The world of online content marketing has grown more fluid, and businesses have to occasionally re-educate themselves with new terms and concepts. For example, you may have heard about the difference between relationship marketing vs. transactional marketing but wonder what these terms mean and how they are different. If that’s the case, look no farther than this guide on the two key divisions in online marketing. You’ll understand not only their basic points of diversion but also how those differences matter when creating and promoting content.
Image via Flickr by Christoph Scholz
A business with any degree of success should have some experience with transactional marketing. This term simply means marketing with the objective of achieving a transaction or sale. Chiefly, transactional marketing is set around maximizing the volume of sales and efficiency of conversions. It contrasts against a more elongated and casual approach that aims to build a relationship with the potential customer first.
Transactional marketing is usually broken down into a structure called the four P’s: product, pricing, placement, and promotion. Naturally, a product is self-explanatory. Pricing means reaching an asking price that fits the ideal medium between attractive to customers and profitable to the business. Placement means establishing the right distribution for the product, and promotion means creating enough visibility for the placement to earn sales.
The chief end point of transactional marketing is the sale. Once the sale has been made, no more needs to be done for the buying customer, apart from any obligatory customer service issues that may occur. Transactional marketing is pure, blunt selling, and no business could succeed without it. However, the limitations of this style can mean that even if you achieve a substantial number of customers, only a small fraction of them may become repeat buyers. You may experience high customer turnover, never gathering a particularly large audience of loyal customers.
In contrast with transactional, relationship marketing puts off immediate sales and instead seeks to build natural connections with customers. It can take many forms but is fairly easy to see online. One example would be a business sharing helpful content for free and then communicating with the people who find it relevant, having honest discussions that rarely lead toward an actual sales pitch.
Whereas transactional marketing projects the message “we have something you want,” relationship marketing projects the message “we are here for you.” People are too used to selling and are resistant to traditional advertising, but taking a more emotional and personal approach first can melt through those barriers. Relationship marketing cannot be automated, however, and someone will have to operate your social media or email accounts to maintain positive connections between every willing person, customer or not.
The reason this approach works is that it builds a powerful base of word-of-mouth supporters and repeat customers who assist in your more straightforward transactional marketing efforts. This effect is sometimes called a street team, and you can message these people to post about special offers, new products, and anything else you want to secure attention.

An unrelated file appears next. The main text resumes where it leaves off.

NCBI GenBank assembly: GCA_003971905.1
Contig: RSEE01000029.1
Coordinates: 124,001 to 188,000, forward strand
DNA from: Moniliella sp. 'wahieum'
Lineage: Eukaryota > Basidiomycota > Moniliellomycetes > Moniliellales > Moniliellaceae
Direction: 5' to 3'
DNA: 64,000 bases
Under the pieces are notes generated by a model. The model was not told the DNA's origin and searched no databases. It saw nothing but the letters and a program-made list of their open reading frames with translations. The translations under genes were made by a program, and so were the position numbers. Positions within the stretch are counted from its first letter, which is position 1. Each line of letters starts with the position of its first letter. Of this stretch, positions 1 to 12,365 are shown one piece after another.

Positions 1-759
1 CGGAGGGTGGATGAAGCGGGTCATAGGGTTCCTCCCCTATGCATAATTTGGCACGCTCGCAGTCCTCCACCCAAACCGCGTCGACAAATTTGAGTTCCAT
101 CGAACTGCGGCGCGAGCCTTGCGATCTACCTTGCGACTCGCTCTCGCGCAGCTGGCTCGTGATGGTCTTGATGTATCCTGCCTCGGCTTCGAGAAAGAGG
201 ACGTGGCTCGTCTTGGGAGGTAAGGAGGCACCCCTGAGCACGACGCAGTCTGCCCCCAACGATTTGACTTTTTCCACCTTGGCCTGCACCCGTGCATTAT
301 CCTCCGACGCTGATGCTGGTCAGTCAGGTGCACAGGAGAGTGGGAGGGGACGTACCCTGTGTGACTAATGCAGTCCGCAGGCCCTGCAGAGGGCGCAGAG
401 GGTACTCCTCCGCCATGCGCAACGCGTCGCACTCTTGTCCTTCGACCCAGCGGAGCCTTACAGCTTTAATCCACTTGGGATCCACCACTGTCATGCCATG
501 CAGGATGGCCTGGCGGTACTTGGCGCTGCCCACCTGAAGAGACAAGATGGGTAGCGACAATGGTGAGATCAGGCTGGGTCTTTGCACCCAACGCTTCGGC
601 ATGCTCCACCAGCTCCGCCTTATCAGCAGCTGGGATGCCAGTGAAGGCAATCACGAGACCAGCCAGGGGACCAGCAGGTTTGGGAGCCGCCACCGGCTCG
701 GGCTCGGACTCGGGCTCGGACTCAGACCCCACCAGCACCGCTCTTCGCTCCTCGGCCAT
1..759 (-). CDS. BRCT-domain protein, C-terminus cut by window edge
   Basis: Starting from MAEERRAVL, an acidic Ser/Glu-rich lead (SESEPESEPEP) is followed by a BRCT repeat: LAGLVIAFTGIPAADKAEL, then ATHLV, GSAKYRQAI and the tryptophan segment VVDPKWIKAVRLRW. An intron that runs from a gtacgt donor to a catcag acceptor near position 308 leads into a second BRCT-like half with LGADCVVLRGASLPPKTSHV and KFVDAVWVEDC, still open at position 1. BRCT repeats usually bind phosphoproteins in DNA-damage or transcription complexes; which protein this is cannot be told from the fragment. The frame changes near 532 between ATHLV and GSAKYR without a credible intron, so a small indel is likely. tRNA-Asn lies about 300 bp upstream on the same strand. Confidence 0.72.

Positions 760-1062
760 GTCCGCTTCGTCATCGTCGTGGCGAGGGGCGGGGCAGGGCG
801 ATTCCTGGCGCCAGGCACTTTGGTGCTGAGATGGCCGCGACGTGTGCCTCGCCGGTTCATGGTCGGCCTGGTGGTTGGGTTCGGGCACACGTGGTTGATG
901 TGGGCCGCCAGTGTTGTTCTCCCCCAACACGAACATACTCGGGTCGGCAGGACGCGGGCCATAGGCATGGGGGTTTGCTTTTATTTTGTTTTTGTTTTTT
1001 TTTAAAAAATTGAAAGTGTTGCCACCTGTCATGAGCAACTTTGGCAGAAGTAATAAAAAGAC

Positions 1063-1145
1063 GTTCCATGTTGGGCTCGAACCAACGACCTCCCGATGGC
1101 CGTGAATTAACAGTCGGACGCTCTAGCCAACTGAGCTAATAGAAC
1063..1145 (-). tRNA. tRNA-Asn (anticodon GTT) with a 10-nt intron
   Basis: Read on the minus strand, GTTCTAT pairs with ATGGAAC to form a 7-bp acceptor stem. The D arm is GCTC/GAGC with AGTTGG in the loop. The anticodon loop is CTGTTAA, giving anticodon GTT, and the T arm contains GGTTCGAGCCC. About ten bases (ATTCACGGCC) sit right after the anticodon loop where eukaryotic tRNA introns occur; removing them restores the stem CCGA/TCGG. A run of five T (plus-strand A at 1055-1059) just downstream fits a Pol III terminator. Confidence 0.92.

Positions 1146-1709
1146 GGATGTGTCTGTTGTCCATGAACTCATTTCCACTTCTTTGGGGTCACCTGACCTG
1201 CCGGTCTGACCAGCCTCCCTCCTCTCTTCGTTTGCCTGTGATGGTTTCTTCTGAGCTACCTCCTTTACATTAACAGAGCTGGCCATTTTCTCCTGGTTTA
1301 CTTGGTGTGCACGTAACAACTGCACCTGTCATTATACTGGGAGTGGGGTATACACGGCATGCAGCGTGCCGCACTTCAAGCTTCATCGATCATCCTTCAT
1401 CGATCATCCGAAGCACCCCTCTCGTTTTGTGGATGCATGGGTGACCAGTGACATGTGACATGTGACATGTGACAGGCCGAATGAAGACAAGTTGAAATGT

Relationship marketing is not superior to transactional and it does have disadvantages. Particularly, relationship marketing is not as time and cost efficient. Consider relationship marketing as the long-term portion of your online strategy, nurturing connections that will snowball with time into a league of passionate repeat buyers and supporters. You will need transactions to survive, of course, but you will need relationships to grow ahead of your competition.
You may look at these two categories and think that relationship marketing is something you’re already doing because you don’t ask for a sale immediately. However, this thinking is not entirely accurate. Any type of content made with the intent of ultimately getting a sale, even if it’s not planned directly or pushed in the audience’s face, is still transactional marketing.
Let’s use an example: A business hears about relationship marketing and creates blog posts made to solve a common problem among its audience. The business promotes these pieces on social media, and people like them, post comments, and subscribe to the blog for email updates. At this point, the business thinks it has succeeded and can now start making sales. However, the next time the business promotes one of its offers or products to its freshly built email list, hardly anyone buys.
This example represents mistaking longer-term transactional marketing for relationship marketing. The business should have taken some action such as releasing friendly emails with more valuable content and encouraging people to reply back. Among those who do, a rapport could be built over several weeks, with back-and-forth support toward one another by email and on social media sites. When it comes time to release something transactional, these people will know the business and brand well and consider it a friend worth their support.
Now that these two types of marketing have been explained, below are some tips on how to create and promote content for each one.
It’s wise to start early and develop a balanced content marketing strategy designed to both encourage early transactions and to build relationships for greater future returns on investment. Such a plan will build your visibility without having you completely starved of revenue. Of course, not all businesses are equipped to handle both efficiently from the beginning. Consider using experts outside of your own team to fill in for your current shortcomings or knowledge gaps. Whatever you decide, keep at it, always improve, and never give up.
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